I am very glad to have done the NYC Marathon but I probably won't be back. 50,000 runners is too huge for me. But...it was a bucket list item and I have no regrets in completing it.
  

Thursday, May 10, 2012

Where did he go?

Been almost a year since I posted on this blog. The dreaded FB kind of took over my posting. It is kind of like our society. A drive up blog, quick and easy. The life of the soundbite. Who needs details when I can say it in two or three sentences.

Well lets review what has happened since my last post. I ran the Mt Hood 50 Mile Trail Race again. Qualified for Western States but didn't get in. Died at mile 42 and hated life, but regrouped and finished.

Went through training and got checked out in my new plane at work.

Ran one of my favorite races, the Haulin' Aspen Trail Marathon in Bend. Had a great race in my road shoes as I forgot to bring my trail runners with me. Doh!

Ran Waldo 100k but had to drop at mile 32 because of some ongoing issues I was having with neck pain. (Still have it and is quite frustrating.

Couldn't run the beautiful McKenzie River  50k due to the neck problems but paced Gail for almost 8 miles to a PR for her. We had a great time that day.

A week later Gail and I were in Reno for our annual trip to the Reno National Championship Air Races. The second day of the races an aircraft lost control and crashed in to the crowd about 50 feet from where we were sitting. There was no fire or I would not be writing this. I had numerous little breaks in my nose and face. Got a little concussion and was hauled off to the hospital. Gail got all cut up and banged up pretty bad too. We survived, that is what counts. We were the lucky ones as 10 people in the crowd didn't make it. Life luckily went on for us.

Three weeks later I thought I would run a few miles of the Portland Marathon with Gail. At first I thought I would drop at 4 miles. The it was at mile 7. Then mile 11 where are friends would be. Then mile 20. Then it was fun just to run with my wife and to celebrate the fact I could still run. We finished the marathon. I was probably stupid to do that but it just  felt like the right thing to do.

In late October Gail and I put on the Autumn Leaves 50/50 again. The little 50k/50 mile race at Champoeg State Park. This year was much less stressful than our rookie year. We had a great group of runners, volunteers and weather. Looking forward to next year.

December we went to Vegas for the Rock and Roll Marathon. What a joke that cluster was. Poorly organized and way to big. But we did have fun with our friends!

Christmas again was a celebration of life. I was the house husband and tried to keep everything in line. I think I passed.

December 26th Gail and I did Steve's 6 hour run just a few miles from our house. I think I ended up with 34 miles or so. Was a cold fine day to get loopy in the park.

I decided to try and get a Boston Marathon qualifier. I hired coach Nikki again and she sent me off on a quest for speed. My pr for the marathon was 3:50. I needed 3:30 to get a BQ. 20 minutes faster than I have ever run. Interesting....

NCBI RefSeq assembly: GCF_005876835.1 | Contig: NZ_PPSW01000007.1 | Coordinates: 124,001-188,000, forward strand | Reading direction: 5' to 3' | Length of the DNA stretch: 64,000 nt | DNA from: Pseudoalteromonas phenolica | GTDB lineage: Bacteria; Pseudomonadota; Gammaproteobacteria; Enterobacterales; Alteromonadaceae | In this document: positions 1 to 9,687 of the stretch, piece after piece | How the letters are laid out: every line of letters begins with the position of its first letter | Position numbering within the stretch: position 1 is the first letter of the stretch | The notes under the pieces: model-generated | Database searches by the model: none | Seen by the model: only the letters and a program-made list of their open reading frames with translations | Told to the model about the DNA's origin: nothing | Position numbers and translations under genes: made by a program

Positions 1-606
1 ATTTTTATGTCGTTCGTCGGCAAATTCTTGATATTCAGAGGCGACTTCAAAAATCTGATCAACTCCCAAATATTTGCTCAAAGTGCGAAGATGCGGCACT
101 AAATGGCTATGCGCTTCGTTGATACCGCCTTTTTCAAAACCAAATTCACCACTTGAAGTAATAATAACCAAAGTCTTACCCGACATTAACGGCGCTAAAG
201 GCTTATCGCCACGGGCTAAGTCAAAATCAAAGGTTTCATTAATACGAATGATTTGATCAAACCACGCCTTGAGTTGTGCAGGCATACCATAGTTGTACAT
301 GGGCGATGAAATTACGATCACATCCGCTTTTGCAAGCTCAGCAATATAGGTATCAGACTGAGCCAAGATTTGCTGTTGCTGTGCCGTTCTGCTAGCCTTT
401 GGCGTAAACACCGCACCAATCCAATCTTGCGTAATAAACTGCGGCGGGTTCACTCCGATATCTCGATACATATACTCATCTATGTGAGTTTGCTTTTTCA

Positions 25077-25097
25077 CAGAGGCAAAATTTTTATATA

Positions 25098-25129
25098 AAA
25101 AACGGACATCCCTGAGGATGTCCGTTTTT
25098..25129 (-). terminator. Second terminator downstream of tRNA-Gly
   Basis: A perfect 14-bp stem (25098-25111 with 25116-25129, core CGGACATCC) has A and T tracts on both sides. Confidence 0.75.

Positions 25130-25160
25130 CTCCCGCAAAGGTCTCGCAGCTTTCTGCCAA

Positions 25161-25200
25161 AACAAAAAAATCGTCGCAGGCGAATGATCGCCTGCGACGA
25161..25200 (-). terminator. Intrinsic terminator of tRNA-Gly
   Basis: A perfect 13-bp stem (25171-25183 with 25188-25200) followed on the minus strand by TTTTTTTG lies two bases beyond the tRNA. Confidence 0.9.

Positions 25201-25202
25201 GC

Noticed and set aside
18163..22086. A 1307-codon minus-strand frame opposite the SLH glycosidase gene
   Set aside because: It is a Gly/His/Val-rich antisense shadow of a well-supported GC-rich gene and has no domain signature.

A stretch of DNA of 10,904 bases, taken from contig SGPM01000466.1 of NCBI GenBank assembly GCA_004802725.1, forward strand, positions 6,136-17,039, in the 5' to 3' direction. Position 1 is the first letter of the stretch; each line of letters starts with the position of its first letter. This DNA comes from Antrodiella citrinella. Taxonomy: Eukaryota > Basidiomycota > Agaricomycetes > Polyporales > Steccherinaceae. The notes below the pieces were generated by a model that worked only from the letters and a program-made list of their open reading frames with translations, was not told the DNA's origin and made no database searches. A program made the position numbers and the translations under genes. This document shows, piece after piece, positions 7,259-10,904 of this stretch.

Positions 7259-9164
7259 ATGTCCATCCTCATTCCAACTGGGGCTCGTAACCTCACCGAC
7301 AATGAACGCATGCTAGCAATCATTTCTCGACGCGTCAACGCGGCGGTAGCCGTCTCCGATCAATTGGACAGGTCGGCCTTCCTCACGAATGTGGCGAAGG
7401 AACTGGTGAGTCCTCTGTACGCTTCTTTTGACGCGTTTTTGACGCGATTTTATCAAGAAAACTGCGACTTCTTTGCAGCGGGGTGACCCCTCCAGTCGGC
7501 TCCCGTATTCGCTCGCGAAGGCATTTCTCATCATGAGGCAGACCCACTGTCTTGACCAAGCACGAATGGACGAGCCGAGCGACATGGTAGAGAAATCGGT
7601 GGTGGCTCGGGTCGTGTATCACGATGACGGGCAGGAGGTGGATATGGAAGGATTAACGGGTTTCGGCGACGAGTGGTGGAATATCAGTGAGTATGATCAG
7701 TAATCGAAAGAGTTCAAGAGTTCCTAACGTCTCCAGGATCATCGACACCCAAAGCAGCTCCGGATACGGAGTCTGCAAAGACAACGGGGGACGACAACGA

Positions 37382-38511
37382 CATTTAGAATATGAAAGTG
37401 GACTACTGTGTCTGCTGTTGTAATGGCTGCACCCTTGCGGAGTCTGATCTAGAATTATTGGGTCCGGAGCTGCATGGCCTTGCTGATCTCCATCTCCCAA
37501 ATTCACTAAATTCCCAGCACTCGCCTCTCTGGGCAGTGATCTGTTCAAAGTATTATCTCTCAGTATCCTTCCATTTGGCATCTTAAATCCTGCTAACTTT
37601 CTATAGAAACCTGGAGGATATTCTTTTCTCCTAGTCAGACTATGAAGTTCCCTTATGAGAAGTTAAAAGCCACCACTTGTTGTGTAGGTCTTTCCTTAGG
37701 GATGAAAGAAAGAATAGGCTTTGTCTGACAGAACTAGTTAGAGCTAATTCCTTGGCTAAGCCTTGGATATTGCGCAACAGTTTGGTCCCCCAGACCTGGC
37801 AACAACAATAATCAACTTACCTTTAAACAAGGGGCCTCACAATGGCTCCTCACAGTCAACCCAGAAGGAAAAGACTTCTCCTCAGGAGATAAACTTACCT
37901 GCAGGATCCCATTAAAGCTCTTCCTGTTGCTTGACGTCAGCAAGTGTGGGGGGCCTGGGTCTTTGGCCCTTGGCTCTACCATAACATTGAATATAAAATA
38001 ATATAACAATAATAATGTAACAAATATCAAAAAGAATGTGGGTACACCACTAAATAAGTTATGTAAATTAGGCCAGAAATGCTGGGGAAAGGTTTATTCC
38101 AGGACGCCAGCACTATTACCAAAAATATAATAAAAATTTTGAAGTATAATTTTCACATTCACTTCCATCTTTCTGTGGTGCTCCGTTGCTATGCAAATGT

February I ran a half Marathon and got a PR on a tough little course of 1:44

In March Gail and I did the Pac Rim 24 hour run. Even though we both just used it as a training run and did 32 miles each.

In April I ran the Vernonia half as a training run and got another PR with 1:43. Gail ran the Marathon that day and got a new PR by over 7 minutes. And that was her 63rd marathon or faster. Who says you slow down after 50?

Eugene was my target race. I knew the course and it is a fast one. I felt ready but knew 20 minutes was a huge leap for me. Could I run 8:00 pace for 26 miles? Come to find out I couldn't. I ran that pace for about 18 miles then started to burn out. By mile 25 I was at a 9:30 pace. I finished with a PR of 3:39. Eleven minutes faster than I have ever run a marathon. I am very happy with that time. Never dreamed I could be that fast.

Boston is still a goal. Just something new to try and get. I do hate the idea that I need to stop some of the trail races to get fast. I love running these races in the woods in the summer around here. But I got to keep pushing this new idea and see where it takes me.

I am back flying now. Just finishing up my training. Life will be returning to its more normal ways. This summer I turn 20 as a runner. It was a torturous 4 mile run in Alaska in 1992 that created this crazy hobby of mine. I don't love it. I don't crave it. I don't like running for running. But it is who I am. What I do. It is a part of my life that I can not really explain why I do it. I just know if I go more than a week without doing it I feel something in my life is missing.

Hope this gets me back to this Blog. I enjoy the witting. Maybe I will post some pictures next time!